Although the 'flight, flight' part of our nervous system is both natural and necessary to us as human beings, most of us lead busy lives where we are often subject to too many stressors and our sympathetic nervous system can be operating on overdrive. Over time, this can lead to damage to the body, including heart problems and high blood pressure. Yoga can teach us to recognise how we react and respond to things and help us become more aware of the state of our nervous system.  By balancing our busy lives (yang energy) with a little bit more gentle yoga, breathing practices and meditation (yin energy), we can reduce the amount of time we spend in 'flight, fight' mode - especially important at this current time when anxiety is high. As we increase the amount of time we spend in 'rest and digest' we can relax more and therefore help to keep ourselves balanced and healthy.  



Savasana - the most important yoga pose

This Week's Recipe... Vegan Banana Pancakes

I'm using up soft bananas again! There's no egg required for this recipe and if you use soya or oat milk it's vegan too.

You will need:

1 banana

1 tablespoon sunflower oil - plus a little to oil the pan

1 teaspoon lemon juice

½ teaspoon ground cinnamon

100g plain flour

½ teaspoon baking powder

125ml soya milk

maple syrup, to serve

This is a Tesco recipe that I saw mentioned on the side of my soya milk carton. It stated that the amount of milk should be 250ml but many of the comments online said that the batter was way too thin and suggested either doubling the amount of flour or halving the amount of milk. I chose to do less milk as it was only going to be me eating these pancakes - and I've still got enough mixture left for tomorrow.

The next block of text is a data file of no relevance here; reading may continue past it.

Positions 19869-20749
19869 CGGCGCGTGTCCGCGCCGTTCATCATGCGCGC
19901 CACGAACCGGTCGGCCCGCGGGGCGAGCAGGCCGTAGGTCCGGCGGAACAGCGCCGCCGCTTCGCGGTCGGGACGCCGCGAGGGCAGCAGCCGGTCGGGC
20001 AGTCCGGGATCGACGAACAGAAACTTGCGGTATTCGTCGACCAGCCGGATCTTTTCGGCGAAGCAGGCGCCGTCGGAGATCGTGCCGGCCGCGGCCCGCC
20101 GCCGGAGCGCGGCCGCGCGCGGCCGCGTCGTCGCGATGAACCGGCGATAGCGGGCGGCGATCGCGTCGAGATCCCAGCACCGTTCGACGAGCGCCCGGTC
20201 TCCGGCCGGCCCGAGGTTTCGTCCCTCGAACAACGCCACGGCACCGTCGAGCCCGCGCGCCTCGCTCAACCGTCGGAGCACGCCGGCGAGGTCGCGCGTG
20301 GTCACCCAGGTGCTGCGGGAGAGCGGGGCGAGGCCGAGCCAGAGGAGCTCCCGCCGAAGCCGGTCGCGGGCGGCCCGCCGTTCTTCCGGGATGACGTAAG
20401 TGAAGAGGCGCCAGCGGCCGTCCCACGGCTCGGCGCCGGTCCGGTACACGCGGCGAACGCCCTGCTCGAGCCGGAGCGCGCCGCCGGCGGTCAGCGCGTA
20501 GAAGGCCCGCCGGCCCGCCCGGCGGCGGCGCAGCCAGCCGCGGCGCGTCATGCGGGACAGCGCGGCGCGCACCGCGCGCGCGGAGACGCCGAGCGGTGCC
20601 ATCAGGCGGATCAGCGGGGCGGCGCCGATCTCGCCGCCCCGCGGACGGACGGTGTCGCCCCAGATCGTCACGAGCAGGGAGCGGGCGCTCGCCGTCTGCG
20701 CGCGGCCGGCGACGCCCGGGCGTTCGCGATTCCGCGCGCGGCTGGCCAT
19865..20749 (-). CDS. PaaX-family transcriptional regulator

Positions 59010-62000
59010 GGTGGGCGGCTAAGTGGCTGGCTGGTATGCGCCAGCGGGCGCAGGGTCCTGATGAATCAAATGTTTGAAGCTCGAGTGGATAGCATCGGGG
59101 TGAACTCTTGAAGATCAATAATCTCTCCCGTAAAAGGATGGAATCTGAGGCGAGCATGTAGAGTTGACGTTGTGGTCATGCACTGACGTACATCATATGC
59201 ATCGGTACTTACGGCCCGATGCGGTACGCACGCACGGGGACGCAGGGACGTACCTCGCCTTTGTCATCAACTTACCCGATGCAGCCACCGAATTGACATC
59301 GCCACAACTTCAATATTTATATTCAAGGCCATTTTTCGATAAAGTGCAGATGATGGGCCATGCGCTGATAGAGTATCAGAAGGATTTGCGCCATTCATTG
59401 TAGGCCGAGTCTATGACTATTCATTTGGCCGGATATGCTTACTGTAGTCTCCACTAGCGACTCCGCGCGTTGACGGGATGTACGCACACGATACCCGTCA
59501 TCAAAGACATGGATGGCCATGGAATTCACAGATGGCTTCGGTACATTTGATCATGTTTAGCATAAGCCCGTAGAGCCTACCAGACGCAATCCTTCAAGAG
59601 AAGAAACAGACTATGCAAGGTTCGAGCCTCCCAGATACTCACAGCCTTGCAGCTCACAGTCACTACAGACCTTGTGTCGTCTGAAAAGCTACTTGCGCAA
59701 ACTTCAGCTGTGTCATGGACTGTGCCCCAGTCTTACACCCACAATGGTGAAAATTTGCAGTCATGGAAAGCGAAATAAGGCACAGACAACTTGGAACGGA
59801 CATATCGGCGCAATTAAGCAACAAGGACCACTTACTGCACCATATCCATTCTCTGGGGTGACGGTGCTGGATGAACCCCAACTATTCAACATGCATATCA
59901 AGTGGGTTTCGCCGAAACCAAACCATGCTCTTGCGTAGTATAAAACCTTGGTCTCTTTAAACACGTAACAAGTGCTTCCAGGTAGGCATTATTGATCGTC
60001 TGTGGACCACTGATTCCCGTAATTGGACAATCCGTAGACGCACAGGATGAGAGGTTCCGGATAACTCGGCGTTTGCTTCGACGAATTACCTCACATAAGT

Here's how to make it:

In a mixing bowl, mash the banana with a fork and whisk in the oil, lemon juice and cinnamon. Add the flour and baking powder. Stir while gradually adding the soya milk. You want the batter to be the consistency of thick yoghurt. (I used my Nutribullet blender to whizz up the mixture.)

Place a frying pan on a medium heat. Oil it using a little sunflower oil on a scrunched piece of kitchen towel or use a spray oil if you have that. Drop tablespoonfuls of batter onto the pan and swirl gently so it spreads across the surface a little to make small pancakes . I have a teeny tiny frying pan about 10cm wide - I don't know where it came from and I don't know who uses it or what they use it for! but it was ideal for making the perfect sized pancakes.   You'll need to experiment with the thickness of the pancakes - too thin and they'll be difficult to turn over, too thick and the bottom will be browned before the top is set and flipping will get messy. 

When bubbles pop and the glossiness of the pancake becomes matte (about two minutes), carefully loosen the edges from the pan and flip over with a spatula and cook for a further minute or so.